About the Artwork

At the core of Vernon Ah Kee’s work is a constant and provocative investigation of race, colour and politics. The artist’s practice is multi-faceted in terms of the media and processes it employs: from large-scale drawings of his forebears to hard-hitting text-based video works and installations that have incorporated surfboards cast as ceremonial shields, Ah Kee has continually fused the history and language of colonisation with contemporary black/white political issues.

Ah Kee’s installation of 13 sensitively-drawn charcoal portraits of family, relatives and ancestors from Palm Island, Queensland, were inspired by the photographs of Norman Tindale, an anthropologist who documented Aboriginal people from all over Australia from the 1920s to the 1960s. While a valuable record, particularly of the connection of Aboriginal peoples to specific lands, the photographs also infer a degree of underlying racism present in Australian society, a subject that Ah Kee regularly addresses in his drawings and text works.

Tindale’s detached, formal portraits (which includes images of Ah Kee’s great-grandfather and grandfather) identified by number rather than name, were often cropped so that the heads appeared as ‘mug shots’, rather than dignified studies. This is reflected in the off-centre composition of Ah Kee’s drawings. The artist’s cool, precise drawing style is also suggestive of the ways that art (and especially photography) is able to aestheticise or manipulate the truth of situations, although the piercing gazes of Ah Kee’s subjects provide a subtle yet deliberate measure of directness and emotional intensity.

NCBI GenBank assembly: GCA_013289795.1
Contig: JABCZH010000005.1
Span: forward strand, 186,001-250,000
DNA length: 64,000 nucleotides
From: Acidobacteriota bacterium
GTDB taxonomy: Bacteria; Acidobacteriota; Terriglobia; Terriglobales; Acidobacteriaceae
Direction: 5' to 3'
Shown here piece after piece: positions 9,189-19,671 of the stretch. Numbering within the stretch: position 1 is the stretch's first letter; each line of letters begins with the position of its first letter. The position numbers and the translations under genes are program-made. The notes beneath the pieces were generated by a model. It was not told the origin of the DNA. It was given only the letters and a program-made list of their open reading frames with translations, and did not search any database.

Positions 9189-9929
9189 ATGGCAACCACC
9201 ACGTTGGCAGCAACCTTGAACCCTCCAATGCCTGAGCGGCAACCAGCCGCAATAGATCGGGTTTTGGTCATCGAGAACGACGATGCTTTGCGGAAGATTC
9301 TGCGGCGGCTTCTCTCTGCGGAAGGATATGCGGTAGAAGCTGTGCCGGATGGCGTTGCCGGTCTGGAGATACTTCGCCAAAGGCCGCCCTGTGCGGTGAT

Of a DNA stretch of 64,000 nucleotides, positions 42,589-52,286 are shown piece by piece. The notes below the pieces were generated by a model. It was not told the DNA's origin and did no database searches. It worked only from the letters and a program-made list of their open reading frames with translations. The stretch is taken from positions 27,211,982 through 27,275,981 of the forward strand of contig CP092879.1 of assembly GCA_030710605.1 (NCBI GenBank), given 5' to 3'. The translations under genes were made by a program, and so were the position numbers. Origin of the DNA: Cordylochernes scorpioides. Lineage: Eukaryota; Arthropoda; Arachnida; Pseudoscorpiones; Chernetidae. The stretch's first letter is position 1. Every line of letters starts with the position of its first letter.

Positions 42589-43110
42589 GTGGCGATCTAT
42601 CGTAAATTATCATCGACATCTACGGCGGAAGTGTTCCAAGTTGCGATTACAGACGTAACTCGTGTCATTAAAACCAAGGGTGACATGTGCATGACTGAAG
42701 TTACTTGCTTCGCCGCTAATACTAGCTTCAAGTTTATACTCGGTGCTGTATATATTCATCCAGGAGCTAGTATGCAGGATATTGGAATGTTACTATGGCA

The facial resemblances in these compelling portraits suggest an ongoing familial connection, reaffirming the artist’s place within the group and anchoring his position in the world. This genealogical study of the men in Ah Kee’s family is a visual record of the solidarity, continuity and endurance of a single family and, by extension, of Aboriginal culture.

References

Russell Storer (curator), MCA Collection: New Acquisitions 2006, (exhibition catalogue and texts), Museum of Contemporary Art, Sydney, 2006;

Christine Morrow (curator), I Walk The Line: New Australian Drawing, (exhibition catalogue), Museum of Contemporary Art, Sydney, 2009

Australia, as a country, as an idea, as an ideal, as a social-political system, thinks of and believes itself, despite its history of racism and exclusion, to be essentially Good; I of course disagree. These drawings and what they represent are my evidence.

Vernon Ah Kee, 2004

Vernon Ah Kee

– About the artist

b.1967

Vernon Ah Kee was born in 1967 in Innisfail, Queensland, and is a member of the Yidindji, Kuku Yalandji, Waanji, Koko Berrin and Gugu Yimithirr peoples. He lives and works in Brisbane. At the core of Ah Kee’s work is a constant and provocative investigation of race, ideology and politics.

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Related Exhibitions

Volume One: MCA Collection

– Museum of Contemporary Art Australia (MCA) 2012

MCA Collection: New Acquisitions 2006

– Museum of Contemporary Art Australia (MCA) 2006

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